The White House Was Petitioned To Build A Real Death Star, And They Actually Responded

By Rudie Obias | Published

star wars the acolyte

The way the economy is right now and the way the government spends money, we really don’t want to give anyone in the White House any bright (or not so bright) ideas. Building a real-life Death Star doesn’t appear to be on the government’s agenda (unless it’s buried in some bill and we don’t know about it).

But there was a time when an actual petition went to the White House with the express intent on having a Death Star built. Fully functional and ready to eliminate planets if need be.

Back in 2012, using the White House website petition service, John D. of Colorado started a petition to build a fully operational Death Star. Yes, just like the one that blew up the planet Alderaan in Star Wars.

As part of the petition (which is no longer available for viewing, the good citizens (and netizens) of the United States, began making their case why a real Death Star was in then-President Barack Obama’s administration’s best interest. Part of it read:

Those who sign here petition the United States government to secure funding and resources, and begin construction on a Death Star by 2016.

By focusing our defense resources into a space-superiority platform and weapon system such as a Death Star, the government can spur job creation in the fields of construction, engineering, space exploration, and more, and strengthen our national defense.

There was a groundswell (such as it were) at the time to actually get this thing done. At one point, it even got over 25,000 signatures. They wanted to see this bad boy operational and maybe even fly an American flag on it as well.

To their credit (or maybe not), the White House actually did respond to the Death Star petition. Paul Shawcross, the Chief of the Science and Space Branch in the White House’s Office of Management and Budget, wrote back to the petition explaining why they wouldn’t be moving forward on the Death Star.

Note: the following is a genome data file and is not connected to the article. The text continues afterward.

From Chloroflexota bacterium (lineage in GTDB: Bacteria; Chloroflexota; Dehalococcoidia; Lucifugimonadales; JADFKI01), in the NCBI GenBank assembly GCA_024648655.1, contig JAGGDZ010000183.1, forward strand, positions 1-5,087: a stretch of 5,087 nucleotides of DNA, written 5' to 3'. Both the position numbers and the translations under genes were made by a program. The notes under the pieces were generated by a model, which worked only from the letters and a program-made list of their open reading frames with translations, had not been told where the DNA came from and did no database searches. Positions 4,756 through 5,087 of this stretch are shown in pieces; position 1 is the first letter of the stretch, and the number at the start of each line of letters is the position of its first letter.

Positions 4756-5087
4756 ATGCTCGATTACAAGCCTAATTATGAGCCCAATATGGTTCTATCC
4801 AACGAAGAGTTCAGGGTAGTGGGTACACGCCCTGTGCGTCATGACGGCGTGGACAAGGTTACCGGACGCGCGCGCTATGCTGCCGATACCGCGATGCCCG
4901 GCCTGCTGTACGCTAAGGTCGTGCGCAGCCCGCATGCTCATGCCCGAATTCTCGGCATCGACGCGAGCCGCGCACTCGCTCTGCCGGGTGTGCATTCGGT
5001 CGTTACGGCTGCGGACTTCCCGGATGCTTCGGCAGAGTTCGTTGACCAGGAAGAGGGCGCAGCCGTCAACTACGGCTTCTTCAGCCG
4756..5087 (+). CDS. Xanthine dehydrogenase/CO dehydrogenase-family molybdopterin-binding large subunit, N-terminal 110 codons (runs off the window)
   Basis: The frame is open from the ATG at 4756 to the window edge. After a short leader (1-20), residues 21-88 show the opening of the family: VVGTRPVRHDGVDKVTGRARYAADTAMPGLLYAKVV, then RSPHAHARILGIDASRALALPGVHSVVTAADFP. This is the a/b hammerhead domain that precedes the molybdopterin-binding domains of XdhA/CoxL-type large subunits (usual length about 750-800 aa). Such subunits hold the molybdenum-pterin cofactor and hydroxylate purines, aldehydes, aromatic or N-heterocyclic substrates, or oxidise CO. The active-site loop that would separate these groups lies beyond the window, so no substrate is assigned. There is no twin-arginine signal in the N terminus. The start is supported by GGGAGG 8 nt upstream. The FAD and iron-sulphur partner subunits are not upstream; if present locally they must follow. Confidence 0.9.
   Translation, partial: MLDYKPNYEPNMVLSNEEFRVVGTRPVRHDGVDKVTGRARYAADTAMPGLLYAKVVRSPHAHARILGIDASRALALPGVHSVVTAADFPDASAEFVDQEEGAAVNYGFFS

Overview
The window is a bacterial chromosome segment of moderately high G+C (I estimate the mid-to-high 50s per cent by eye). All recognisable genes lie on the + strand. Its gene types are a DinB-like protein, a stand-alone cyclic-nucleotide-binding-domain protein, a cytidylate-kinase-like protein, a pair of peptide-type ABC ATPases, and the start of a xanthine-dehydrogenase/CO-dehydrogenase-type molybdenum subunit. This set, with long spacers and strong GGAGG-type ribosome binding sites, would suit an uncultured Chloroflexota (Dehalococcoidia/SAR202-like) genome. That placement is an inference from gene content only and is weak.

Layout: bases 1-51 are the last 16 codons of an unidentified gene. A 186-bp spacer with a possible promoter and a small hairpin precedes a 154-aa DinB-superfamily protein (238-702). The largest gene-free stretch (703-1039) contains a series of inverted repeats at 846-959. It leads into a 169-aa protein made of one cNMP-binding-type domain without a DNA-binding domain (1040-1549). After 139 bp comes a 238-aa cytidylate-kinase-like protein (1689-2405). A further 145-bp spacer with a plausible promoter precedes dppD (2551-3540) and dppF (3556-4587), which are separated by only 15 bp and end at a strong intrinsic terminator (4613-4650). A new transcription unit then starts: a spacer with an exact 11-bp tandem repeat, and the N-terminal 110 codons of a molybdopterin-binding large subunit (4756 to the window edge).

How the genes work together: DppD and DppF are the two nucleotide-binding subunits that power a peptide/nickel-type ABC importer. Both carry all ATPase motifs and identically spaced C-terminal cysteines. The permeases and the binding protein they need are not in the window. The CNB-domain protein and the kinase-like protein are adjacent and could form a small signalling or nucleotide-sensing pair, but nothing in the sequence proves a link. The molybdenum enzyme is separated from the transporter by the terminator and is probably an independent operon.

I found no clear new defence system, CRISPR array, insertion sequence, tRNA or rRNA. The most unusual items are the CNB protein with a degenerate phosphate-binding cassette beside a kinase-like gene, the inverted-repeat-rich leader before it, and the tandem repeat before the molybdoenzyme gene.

It was tongue-in-cheek saying that the administration didn’t support blowing up planets and even jokingly referencing the exploitable weakness in the design.

And sure, the Death Star was a symbol of the Empire’s dominance over the galaxy, so it might not have been the message the United States wanted to send. Also, there was the matter of the bill. The estimated cost of building a fully operational Death Star was approximately $852,000,000,000,000,000 (not adjusted for inflation). It would also take an estimated 833,315 years to complete it. Even for a country that loves to spend, this was a galaxy too far.

He then went on to describe all of the space initiatives the government was actually working on like the International Space Station (yawn) and the James Webb Telescope (double yawn) among other things.

In all, you have to respect the gumption of the American citizens to actually put it out there about building a Death Star. It was worth the try. That White House administration didn’t want to get on board, but that isn’t saying another one in the future won’t see it as a good idea.

One day we might even get a future President running on that platform. Heck, they might even call themselves the Emperor before it’s all said and done. Then we would really be making galactic progress.

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